Jules Gibbs

Absorption (Self)

                        “Who made the eyes but I?”— George Herbert

The loveliest thing I’ve ever seen is my own left eye. The truth is, I’m fucking beautiful. You have no idea. In digital 3-D, the organ of my sight, as shown to me on a black screen, is a red planet shot through with red rivers and streams blazing its interior. Suspended in terrifying blackness. I am so taken with my eye, I ask the optometrist if she can burn a copy to disc. I want to have it reproduced, amplified, projected onto the sides of buildings. I’m giddy with beauty and mystery but she’s pointing to a moodless mole on the ocular nerve’s trunk. If it sends out feet, she warns. What she means is: blindness. She says, You might have been born with it. My unseen places must all be like this — gorgeous, corpuscular and damaged landscapes of plasma so foreign and brooding they have to be mine. The typical behavior, she’s saying, but the mechanics only mystify. My moods cease to matter. Things just are. The light of the eye does not discern, but it occupies, and the occupation is ancient and rare and makes me divine even when I cannot grasp my own god-ness. My desire is to be fine and modern, so I shiver a little, in minute ripples, a small gust over the pond. Worthy or not, I am always — have always been — the performance of anxious, red branches branching. If I think of it now, it aches. And it aches only when I think of it.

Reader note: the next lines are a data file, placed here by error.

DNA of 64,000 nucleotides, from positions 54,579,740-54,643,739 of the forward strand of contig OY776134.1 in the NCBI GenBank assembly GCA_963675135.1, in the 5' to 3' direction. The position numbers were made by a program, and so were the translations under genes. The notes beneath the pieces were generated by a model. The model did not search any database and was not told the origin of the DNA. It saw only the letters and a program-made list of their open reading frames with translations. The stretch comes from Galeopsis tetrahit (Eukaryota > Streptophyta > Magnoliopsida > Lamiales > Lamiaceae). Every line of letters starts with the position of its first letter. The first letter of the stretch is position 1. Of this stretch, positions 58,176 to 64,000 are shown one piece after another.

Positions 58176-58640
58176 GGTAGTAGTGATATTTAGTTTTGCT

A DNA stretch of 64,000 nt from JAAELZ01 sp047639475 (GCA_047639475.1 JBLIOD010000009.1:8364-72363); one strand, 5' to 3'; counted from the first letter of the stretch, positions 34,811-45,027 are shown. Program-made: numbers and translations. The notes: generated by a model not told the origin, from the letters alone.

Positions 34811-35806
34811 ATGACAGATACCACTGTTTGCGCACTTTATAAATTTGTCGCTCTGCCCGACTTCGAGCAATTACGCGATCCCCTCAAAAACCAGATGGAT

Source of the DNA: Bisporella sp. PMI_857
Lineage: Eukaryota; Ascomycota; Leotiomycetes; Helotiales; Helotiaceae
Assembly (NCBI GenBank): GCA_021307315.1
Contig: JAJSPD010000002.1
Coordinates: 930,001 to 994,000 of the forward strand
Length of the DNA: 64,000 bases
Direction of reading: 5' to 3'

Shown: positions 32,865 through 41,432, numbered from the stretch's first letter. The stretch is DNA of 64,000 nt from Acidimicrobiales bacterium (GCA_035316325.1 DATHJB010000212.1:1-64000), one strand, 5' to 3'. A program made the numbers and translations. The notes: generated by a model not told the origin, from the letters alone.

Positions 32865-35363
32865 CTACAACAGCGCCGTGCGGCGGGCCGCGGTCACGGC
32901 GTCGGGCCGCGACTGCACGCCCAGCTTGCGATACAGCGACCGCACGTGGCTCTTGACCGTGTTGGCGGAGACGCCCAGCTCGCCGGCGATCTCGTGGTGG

“Absorption (Self)” first appeared in The Los Angeles Review, Vol 7, Spring 2010.